First Known Use of intoxicate
Simple Definition of intoxicate
of alcohol, a drug, etc. : to make (someone) unable to think and behave normally
: to excite or please (someone) in a way that suggests the effect of alcohol or a drug
Full Definition of intoxicate
1 : poison
2 a : to excite or stupefy by alcohol or a drug especially to the point where physical and mental control is markedly diminished b : to excite or elate to the point of enthusiasm or frenzy
Examples of intoxicate in a sentence
The little bit of beer I drank was not enough to intoxicate me.
<the stunning spectacle of this Las Vegas show is sure to intoxicate spectators>
Did You Know?
For those who think that alcohol and drugs qualify as poisons, the history of intoxicate offers some etymological evidence to bolster your argument. Intoxicate traces back to toxicum, the Latin word for "poison" - and the earliest meaning of intoxicate was just that: "to poison." This sense is now extremely rare, and we currently talk about such harmless things as flowers and perfume having the power to intoxicate. Toxicum turns up in the etymologies of a number of other English words including toxic ("poisonous"), intoxicant ("something that intoxicates") and detoxify ("to remove a poison from"), as well as a number of the names for various poisons themselves.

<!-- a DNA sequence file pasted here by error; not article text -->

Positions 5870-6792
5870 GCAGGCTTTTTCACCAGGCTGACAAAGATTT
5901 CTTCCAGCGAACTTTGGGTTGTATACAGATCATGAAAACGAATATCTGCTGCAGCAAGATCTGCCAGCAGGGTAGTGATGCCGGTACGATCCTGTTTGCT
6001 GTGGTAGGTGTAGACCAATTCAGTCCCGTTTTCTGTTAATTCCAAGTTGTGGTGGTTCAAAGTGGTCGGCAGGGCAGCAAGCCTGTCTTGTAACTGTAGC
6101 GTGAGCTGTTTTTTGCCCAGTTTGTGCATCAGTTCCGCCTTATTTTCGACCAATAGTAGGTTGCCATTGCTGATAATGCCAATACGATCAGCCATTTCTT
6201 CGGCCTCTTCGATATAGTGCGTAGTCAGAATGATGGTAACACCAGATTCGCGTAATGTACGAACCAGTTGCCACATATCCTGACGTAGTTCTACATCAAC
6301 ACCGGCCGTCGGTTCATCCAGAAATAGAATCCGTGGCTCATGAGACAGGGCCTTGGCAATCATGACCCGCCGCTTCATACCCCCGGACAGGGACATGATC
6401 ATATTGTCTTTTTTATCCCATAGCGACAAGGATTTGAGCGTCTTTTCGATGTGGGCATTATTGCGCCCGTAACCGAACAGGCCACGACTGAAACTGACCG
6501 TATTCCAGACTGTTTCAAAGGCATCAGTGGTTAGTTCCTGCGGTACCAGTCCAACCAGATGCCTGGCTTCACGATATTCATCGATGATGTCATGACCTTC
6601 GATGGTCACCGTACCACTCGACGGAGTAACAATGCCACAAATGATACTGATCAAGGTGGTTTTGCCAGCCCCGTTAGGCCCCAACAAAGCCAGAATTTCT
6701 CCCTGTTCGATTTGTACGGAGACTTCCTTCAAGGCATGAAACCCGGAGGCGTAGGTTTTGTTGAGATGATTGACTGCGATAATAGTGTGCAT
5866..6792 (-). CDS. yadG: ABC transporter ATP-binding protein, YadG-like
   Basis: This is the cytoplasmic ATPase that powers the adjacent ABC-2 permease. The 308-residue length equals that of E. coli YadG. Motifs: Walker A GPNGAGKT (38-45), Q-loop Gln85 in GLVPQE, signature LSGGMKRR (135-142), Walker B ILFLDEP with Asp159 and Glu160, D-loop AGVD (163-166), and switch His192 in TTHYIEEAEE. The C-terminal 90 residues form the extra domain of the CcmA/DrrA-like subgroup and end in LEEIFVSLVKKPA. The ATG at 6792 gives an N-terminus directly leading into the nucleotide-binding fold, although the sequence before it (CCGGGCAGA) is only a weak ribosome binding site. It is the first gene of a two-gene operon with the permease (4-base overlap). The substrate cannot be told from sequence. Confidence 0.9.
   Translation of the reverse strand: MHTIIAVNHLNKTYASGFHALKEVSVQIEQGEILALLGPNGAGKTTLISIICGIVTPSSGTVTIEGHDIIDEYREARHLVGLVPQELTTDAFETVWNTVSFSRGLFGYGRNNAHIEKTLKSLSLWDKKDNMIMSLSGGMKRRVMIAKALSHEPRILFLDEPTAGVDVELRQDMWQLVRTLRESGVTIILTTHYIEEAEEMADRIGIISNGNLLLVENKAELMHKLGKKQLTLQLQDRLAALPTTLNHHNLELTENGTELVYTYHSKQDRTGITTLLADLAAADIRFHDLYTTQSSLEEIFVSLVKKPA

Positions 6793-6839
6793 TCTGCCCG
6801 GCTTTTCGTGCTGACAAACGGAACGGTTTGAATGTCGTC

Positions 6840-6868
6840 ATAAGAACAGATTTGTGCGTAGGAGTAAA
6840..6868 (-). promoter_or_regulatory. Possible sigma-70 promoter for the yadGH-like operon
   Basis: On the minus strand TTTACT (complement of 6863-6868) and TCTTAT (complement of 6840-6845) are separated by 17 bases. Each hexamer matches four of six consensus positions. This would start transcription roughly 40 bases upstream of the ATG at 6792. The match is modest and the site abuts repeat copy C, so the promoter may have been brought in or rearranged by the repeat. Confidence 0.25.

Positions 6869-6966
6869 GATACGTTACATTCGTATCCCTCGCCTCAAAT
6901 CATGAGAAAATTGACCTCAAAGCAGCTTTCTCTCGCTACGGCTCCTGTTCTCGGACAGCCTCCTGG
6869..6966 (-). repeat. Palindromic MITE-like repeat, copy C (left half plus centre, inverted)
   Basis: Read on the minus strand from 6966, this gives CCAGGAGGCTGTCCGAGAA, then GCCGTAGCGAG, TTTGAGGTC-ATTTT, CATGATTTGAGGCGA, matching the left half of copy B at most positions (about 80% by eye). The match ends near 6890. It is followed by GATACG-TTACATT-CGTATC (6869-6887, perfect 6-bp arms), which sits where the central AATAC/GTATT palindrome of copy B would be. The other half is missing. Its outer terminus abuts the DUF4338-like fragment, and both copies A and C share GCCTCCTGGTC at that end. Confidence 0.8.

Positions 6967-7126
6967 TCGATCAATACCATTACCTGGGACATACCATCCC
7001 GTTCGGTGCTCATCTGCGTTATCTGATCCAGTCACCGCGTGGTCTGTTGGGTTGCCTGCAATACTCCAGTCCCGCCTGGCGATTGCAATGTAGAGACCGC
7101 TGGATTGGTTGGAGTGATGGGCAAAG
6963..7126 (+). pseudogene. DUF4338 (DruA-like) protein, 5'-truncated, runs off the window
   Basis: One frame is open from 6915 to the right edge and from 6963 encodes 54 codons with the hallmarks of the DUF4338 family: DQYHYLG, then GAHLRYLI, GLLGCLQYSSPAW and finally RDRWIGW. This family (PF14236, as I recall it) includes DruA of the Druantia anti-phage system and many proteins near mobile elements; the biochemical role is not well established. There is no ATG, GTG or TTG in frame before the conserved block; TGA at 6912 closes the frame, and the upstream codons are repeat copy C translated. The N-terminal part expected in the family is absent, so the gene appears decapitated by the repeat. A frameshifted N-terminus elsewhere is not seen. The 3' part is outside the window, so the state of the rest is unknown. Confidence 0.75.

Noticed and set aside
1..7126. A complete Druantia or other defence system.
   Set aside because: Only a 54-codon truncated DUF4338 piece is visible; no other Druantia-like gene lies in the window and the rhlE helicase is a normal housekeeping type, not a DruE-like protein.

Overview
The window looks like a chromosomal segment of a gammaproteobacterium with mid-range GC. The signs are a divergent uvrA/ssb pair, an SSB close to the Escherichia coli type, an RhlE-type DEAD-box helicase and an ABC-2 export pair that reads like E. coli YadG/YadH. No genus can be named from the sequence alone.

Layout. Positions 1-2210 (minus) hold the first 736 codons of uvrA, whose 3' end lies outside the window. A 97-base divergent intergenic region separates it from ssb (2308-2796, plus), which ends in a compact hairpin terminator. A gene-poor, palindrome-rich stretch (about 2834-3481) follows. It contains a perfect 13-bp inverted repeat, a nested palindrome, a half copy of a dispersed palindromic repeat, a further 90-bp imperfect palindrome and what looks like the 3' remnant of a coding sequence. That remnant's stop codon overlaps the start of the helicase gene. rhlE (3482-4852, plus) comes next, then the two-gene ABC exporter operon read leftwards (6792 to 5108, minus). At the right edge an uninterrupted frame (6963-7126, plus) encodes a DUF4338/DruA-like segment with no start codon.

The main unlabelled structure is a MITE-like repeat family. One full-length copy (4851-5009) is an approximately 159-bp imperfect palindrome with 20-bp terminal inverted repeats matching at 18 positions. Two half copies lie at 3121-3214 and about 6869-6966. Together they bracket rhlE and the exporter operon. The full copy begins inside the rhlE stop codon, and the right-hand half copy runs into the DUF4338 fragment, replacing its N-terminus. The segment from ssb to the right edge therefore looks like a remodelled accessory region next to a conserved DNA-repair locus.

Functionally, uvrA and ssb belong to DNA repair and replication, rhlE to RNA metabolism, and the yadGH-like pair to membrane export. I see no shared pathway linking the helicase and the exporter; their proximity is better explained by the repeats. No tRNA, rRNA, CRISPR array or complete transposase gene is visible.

Origin and Etymology of intoxicate
Middle English, from Medieval Latin intoxicatus, past participle of intoxicare, from Latin in- + toxicum poison — more at toxic
First Known Use: 15th century
INTOXICATE Defined for Kids
Definition of intoxicate for Students
1 : to affect by alcohol or a drug especially so that normal thinking and acting becomes difficult or impossible : make drunk
2 : to make wildly excited or enthusiastic <Intoxicated as he was with the heavens, he couldn't imagine needing anything on earth. — Katherine Paterson, Bridge to Terabithia>
Seen and Heard
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